GROVE: Excuse me. The reason it is so hard for my colleague here to talk about these Internet terminals is that the whole purpose of their effort is to build devices that are disabled from running any conventional PC software.

GATES: That's their purpose.

GROVE: No disk, no DOS.

GATES: I don't disagree that there are a couple of design points that might make sense. A TV/Internet browser [a set-top box comprising a cable TV decoder, a modem, and software for surfing the Internet] could be interesting. A portable, put-it-in-your-pocket device could be very interesting.

GROVE: It would be possible to fashion lots of different appliances. I think appliance is a good term, because these will be single-purpose devices. One could be simply an Internet-browser terminal. Another could provide something like telephony over the Internet. There will probably be a large number of devices developed and experimented with, but eventually the market will settle down to a small number of useful functions.

There's one other element. When you assess how good these devices are, they invariably will be compared with how PCs perform on the same networks. If the PC improves as it always has, it remains a moving target the new devices will never catch.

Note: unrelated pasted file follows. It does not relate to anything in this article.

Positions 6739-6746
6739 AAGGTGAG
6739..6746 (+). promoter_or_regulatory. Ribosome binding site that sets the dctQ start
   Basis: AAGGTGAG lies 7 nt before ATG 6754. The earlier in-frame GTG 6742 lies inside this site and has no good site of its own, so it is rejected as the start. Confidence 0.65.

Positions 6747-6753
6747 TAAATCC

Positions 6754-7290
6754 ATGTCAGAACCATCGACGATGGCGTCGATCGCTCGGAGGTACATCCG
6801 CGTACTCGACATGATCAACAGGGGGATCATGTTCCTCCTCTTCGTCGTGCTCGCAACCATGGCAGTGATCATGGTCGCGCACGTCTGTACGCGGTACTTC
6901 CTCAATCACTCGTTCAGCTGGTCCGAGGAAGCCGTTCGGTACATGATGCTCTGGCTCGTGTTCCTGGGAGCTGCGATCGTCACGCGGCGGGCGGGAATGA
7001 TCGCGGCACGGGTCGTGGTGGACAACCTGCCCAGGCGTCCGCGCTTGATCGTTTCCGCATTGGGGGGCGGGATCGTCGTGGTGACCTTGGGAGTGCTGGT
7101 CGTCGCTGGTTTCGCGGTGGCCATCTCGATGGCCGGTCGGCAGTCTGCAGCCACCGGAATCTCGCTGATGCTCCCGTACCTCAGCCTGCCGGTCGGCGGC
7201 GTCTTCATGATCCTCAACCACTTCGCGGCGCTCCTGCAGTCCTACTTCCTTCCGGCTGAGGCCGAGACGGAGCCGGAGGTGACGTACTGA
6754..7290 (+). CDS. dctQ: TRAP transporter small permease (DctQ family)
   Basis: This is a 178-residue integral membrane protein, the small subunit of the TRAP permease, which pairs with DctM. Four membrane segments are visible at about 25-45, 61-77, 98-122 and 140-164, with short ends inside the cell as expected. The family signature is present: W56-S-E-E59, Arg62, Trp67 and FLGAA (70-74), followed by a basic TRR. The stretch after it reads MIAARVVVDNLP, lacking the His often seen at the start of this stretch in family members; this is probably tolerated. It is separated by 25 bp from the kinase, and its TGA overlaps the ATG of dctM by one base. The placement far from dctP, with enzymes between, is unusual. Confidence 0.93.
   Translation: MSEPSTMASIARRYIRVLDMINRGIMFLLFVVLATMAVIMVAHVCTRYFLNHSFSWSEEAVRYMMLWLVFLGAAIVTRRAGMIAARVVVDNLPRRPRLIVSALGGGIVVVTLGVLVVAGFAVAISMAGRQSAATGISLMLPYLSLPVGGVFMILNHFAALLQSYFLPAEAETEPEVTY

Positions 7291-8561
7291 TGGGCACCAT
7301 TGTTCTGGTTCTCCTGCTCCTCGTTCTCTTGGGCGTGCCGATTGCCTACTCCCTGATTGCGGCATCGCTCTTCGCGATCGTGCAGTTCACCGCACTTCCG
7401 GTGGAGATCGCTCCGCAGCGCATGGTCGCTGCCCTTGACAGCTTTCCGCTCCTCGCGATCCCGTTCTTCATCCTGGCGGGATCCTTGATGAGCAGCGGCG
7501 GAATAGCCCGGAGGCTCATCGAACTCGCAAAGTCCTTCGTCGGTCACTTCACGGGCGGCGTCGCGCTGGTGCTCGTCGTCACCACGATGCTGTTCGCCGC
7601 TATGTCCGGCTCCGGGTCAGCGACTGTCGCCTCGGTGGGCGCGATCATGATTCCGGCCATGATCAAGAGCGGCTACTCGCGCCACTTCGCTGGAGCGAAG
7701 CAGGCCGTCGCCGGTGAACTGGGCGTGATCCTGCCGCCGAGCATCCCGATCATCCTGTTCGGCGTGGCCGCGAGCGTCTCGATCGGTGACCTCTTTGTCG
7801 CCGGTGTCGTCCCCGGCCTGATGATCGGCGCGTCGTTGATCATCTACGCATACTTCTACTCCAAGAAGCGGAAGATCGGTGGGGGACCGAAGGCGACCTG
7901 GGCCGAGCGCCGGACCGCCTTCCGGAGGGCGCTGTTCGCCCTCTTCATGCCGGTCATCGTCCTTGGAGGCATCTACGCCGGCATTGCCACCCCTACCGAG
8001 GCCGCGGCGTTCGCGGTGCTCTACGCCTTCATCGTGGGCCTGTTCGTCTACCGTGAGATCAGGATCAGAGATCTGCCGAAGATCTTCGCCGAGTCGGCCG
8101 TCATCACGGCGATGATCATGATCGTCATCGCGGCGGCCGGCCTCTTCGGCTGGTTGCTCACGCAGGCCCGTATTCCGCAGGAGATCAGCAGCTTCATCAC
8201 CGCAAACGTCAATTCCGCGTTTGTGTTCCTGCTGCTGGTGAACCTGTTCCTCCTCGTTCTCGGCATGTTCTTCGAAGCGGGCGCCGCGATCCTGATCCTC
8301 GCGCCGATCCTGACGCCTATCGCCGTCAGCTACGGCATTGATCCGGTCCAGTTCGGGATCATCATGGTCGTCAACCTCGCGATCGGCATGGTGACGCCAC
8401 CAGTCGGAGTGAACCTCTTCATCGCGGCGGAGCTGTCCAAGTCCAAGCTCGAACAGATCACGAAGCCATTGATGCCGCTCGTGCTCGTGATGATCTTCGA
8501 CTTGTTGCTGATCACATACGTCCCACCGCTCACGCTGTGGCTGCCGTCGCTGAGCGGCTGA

GATES: The greatest surprise to me of the whole PC market in the last five years has been that as you get innovation, demand for the machine that is just a cheaper version of last year's cool machine has been so small. Now, that's not to say the market will necessarily be that way in the future. But, you know, there was a time when if you had a nice 386 PC with two megabytes of memory, you were cool. Today you couldn't begin to sell something like that. I mean, last year Packard Bell offered an $800 box with a 486 DX4-100 processor. It's not such a bad machine. And it didn't sell, even at that price.

So if the network computer falls between, say, a browser connected to a TV and a typical PC, I really wonder if it'll get critical mass. We'll certainly experiment. We're doing subsets of Windows that people can try on these things, just like Intel's doing chips for these things. But the top priority for us, just like for Intel, is to...